Tohoku J. Exp. Med., 2021 June, 254(2)

Preoperative Endovascular Embolization in an Easily Bleeding Respiratory Epithelial Adenomatoid Hamartoma of the Olfactory Cleft: A Case Report

Jun Suzuki,1 Hiroki Tozuka,1 Tomotaka Hemmi,1 Hiroyuki Ikushima,1 Tomohiko Ishikawa,1 Yohei Morishita,2 Kazuhiro Nomura,3 Mitsuru Sugawara3 and Yukio Katori1

1Department of Otolaryngology, Head and Neck Surgery, Tohoku University Graduate School of Medicine, Sendai, Miyagi, Japan
2Department of Diagnostic Radiology, Tohoku University Graduate School of Medicine, Sendai, Miyagi, Japan
3Department of Otolaryngology, Tohoku Kosai Hospital, Sendai, Miyagi, Japan

Respiratory epithelial adenomatoid hamartomas (REAHs) are rare tumors occurring in the nasal cavity and sinuses, and their etiology is unknown. REAH is a relatively recently established lesion and is often misdiagnosed as nasal polyposis or other tumors. Preoperative endovascular embolization for sinonasal tumors is now widely accepted as an effective method to reduce blood loss, soften the tumor, and facilitate surgical procedures. However, to the best of our knowledge, there are no reports of the requirement for preoperative embolization in the management of REAH. Here, we present a 70-year-old man with an easily bleeding REAH of the olfactory cleft, vascularized by branches of the bilateral internal and external carotid arteries. We removed the tumor endoscopically after preoperative embolization of the bilateral sphenopalatine arteries. Histological investigation revealed an intratumoral hemorrhage accompanying the REAH, with no evidence of a residual or recurrent tumor during the last follow-up at 3 months. In conclusion, accurate preoperative diagnosis and proper preoperative interventions such as embolization are needed for safe and adequate treatment of REAHs that have an abundant blood flow.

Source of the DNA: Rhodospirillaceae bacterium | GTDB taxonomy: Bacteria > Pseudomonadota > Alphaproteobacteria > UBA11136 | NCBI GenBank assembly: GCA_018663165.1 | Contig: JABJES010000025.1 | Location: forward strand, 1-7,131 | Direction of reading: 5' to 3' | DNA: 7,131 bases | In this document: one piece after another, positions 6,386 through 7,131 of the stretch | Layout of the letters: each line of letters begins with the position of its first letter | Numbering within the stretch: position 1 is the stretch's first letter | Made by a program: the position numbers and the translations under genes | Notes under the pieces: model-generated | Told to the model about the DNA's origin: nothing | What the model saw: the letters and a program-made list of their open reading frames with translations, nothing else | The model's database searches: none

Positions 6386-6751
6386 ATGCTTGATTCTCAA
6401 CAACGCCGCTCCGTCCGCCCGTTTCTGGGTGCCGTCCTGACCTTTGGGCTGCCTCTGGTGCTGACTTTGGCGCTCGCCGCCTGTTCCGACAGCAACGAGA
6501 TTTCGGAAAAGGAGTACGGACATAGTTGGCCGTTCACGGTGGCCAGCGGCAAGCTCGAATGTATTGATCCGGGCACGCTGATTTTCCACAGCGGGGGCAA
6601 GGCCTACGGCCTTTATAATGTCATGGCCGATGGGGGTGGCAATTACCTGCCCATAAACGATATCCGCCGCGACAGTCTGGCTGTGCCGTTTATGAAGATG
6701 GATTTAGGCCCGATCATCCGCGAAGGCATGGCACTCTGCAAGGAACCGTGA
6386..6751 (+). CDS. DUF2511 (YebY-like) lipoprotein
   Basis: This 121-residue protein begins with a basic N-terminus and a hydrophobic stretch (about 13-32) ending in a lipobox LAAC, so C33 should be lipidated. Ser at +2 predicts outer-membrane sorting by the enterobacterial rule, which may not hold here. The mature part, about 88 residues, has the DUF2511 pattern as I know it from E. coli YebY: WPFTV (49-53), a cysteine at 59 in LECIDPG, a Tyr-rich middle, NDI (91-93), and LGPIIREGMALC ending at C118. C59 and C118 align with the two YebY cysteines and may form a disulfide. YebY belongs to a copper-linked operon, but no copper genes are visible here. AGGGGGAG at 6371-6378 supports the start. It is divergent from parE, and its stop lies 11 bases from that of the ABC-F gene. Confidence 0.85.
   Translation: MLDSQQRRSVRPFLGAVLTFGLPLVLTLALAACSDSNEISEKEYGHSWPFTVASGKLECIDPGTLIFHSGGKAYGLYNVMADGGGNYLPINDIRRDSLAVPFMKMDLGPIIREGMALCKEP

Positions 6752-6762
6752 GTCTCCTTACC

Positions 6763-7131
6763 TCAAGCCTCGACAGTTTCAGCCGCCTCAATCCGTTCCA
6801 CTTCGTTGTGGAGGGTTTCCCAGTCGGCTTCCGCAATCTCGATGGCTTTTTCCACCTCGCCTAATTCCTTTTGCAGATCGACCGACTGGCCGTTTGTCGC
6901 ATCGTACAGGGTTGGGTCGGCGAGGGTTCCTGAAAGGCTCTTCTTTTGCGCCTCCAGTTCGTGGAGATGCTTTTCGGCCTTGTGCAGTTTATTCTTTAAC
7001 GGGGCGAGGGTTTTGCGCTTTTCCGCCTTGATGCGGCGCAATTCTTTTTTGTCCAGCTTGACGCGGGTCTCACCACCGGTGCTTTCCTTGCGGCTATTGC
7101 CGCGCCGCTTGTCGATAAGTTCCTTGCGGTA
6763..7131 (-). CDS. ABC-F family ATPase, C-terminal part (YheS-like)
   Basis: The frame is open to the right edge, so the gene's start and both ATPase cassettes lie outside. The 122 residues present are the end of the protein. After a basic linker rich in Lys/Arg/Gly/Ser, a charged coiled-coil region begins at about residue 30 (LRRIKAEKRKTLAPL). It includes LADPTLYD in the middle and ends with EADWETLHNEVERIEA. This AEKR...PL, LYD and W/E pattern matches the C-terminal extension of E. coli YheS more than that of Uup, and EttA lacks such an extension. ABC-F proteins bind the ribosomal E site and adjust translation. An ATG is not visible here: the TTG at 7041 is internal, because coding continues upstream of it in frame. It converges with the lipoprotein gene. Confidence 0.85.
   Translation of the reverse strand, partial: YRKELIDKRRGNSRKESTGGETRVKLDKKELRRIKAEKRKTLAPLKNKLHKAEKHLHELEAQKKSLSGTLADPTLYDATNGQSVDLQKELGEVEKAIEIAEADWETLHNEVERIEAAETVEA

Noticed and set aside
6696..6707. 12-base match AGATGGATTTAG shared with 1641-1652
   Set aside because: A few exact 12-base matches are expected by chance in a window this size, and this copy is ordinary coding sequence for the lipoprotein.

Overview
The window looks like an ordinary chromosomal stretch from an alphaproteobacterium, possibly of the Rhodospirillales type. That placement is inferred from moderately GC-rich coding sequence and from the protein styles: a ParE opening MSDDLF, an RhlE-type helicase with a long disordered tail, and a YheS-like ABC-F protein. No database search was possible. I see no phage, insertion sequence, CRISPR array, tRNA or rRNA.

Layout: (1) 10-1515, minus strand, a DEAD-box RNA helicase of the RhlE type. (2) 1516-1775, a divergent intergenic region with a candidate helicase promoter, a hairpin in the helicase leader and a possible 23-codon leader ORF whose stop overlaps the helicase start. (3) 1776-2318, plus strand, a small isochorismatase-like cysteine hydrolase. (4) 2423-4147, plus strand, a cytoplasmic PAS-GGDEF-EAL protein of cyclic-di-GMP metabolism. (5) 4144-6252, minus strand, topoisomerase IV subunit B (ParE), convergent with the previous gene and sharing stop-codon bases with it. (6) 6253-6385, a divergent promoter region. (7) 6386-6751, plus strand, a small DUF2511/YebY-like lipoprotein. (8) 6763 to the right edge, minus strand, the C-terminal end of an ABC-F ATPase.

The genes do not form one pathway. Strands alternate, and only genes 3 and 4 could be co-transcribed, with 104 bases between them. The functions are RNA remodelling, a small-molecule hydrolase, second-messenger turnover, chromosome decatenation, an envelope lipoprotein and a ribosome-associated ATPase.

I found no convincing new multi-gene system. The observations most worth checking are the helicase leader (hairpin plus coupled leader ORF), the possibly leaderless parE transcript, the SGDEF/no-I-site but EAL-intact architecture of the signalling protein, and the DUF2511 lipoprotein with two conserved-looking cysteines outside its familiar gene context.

Key words —— endoscopic endonasal surgery; nasal cavity; olfactory cleft; preoperative embolization; respiratory epithelial adenomatoid hamartoma (REAH)

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Tohoku J. Exp. Med 2021, 254, 107-110.

Correspondence: Jun Suzuki, Department of Otolaryngology, Head and Neck Surgery, Tohoku University Graduate School of Medicine, 1-1 Seiryo-machi, Aoba-ku, Sendai, Miyagi 980-8575, Japan.

e-mail: j_suzuki1212@orl.med.tohoku.ac.jp